There are objectively and subjectively bad upgrade decisions. An objectively bad choice is using the latest version, which is rarely the most safe version. The optimum version, on average, is 2.7 versions behind.

Objective measures are easy to distil into bite-sized wisdoms, but what makes the dependency hell problematic is some upgrade choices are very subjective to the organisation and application, based on usage and environments. Unfortunately, simple measures like download popularity don’t necessarily lead to better decisions.

It’s generally best to upgrade when necessary on a proactive, consistent basis before there’s a problem, instead of a reactive basis involving unplanned work triggered by a published security concern like Log4j. It’s safer, saves cost and time, and helps developers focus on creative software development, improving morale and value.

Automation will save developers

The number of components and criterion for choosing the best version is already a heavy burden. Even after following best practice, this work, at the speed modern development teams require it, must inevitably introduce some automated dependency management tooling for support. They can reduce required component upgrades over time, saving time, money, and avoiding developer frustration.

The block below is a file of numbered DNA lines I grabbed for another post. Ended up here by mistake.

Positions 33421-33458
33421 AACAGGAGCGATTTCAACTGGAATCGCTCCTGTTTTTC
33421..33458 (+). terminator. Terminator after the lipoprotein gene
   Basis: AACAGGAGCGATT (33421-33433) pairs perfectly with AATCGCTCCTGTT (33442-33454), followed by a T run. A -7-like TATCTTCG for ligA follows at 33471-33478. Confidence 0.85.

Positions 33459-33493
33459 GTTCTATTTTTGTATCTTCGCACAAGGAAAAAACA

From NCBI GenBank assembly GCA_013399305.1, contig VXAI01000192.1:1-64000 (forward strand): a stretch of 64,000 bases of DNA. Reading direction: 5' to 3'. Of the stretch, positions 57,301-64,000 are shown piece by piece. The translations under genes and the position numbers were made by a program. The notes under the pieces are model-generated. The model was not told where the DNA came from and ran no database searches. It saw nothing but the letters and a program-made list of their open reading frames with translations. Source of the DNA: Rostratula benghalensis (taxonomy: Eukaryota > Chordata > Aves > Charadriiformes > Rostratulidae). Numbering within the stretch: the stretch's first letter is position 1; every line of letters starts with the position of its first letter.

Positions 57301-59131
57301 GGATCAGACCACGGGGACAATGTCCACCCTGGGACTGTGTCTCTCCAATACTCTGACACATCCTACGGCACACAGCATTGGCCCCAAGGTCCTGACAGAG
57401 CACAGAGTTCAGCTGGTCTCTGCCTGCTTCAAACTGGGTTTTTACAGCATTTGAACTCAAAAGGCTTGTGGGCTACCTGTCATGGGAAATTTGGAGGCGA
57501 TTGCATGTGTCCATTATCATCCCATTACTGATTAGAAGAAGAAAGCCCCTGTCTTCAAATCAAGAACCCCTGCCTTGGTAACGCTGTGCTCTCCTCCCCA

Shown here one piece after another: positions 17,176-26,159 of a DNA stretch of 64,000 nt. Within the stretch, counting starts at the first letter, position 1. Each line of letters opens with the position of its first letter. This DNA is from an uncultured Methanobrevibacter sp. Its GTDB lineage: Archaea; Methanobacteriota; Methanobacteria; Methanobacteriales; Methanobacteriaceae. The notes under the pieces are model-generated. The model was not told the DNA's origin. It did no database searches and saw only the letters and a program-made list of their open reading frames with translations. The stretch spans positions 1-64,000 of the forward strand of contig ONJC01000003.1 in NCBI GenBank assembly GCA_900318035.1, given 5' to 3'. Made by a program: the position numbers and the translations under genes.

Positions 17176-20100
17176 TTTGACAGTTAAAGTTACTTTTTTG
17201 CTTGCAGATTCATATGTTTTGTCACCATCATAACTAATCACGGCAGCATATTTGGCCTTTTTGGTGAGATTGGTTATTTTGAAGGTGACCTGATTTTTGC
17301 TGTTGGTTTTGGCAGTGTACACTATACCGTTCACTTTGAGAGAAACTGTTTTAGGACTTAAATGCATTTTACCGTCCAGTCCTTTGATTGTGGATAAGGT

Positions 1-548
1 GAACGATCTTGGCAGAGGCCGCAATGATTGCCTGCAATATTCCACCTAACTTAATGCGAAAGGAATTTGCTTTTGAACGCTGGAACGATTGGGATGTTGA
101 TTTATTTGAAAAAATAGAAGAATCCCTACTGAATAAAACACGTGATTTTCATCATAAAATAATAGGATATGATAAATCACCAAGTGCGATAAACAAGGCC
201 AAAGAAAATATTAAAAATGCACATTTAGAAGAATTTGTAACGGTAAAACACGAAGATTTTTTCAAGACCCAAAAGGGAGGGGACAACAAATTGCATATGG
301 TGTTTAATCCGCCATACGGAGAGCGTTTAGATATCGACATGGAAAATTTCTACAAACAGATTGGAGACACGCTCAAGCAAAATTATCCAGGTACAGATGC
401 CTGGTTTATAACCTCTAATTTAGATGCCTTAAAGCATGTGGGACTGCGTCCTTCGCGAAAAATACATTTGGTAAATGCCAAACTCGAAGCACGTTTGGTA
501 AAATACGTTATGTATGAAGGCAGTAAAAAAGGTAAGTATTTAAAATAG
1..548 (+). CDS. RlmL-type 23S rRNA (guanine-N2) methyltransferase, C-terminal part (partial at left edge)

Failing that, we’ll continue to see direct attacks into dependencies because it’s easy and it works. Open source consumers, not maintainers, take on most of the risk involved, and because of this organizations will need a more holistic approach to software supply chain hygiene.

Open source adoption isn’t slowing down; 2023 will likely introduce new supply chain attacks. As we continue to rely on the goodness of open source, we must manage software supply chains in a thoughtful, architected way. It will empower swift reactions in a practised manner when a new incident occurs.

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Ilkka Turunen  is Field CTO at Sonatype. He’s a software engineer with a knack for rapid web-development and cloud computing and with technical experience on multiple levels of the XaaS cake.